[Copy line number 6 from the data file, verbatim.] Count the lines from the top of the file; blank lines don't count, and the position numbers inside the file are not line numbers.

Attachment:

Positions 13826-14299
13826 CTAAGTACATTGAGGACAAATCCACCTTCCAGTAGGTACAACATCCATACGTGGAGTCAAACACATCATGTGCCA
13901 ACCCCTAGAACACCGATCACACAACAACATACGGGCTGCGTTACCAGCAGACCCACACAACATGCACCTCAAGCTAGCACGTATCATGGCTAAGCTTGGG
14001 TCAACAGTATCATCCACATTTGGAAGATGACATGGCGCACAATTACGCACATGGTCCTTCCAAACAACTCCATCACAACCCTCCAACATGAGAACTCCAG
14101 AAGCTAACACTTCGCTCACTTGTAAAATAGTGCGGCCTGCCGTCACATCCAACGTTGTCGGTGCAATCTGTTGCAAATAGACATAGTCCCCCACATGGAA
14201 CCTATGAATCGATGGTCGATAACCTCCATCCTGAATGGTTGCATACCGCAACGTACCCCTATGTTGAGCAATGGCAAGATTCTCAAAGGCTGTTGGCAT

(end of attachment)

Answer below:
14201 CCTATGAATCGATGGTCGATAACCTCCATCCTGAATGGTTGCATACCGCAACGTACCCCTATGTTGAGCAATGGCAAGATTCTCAAAGGCTGTTGGCAT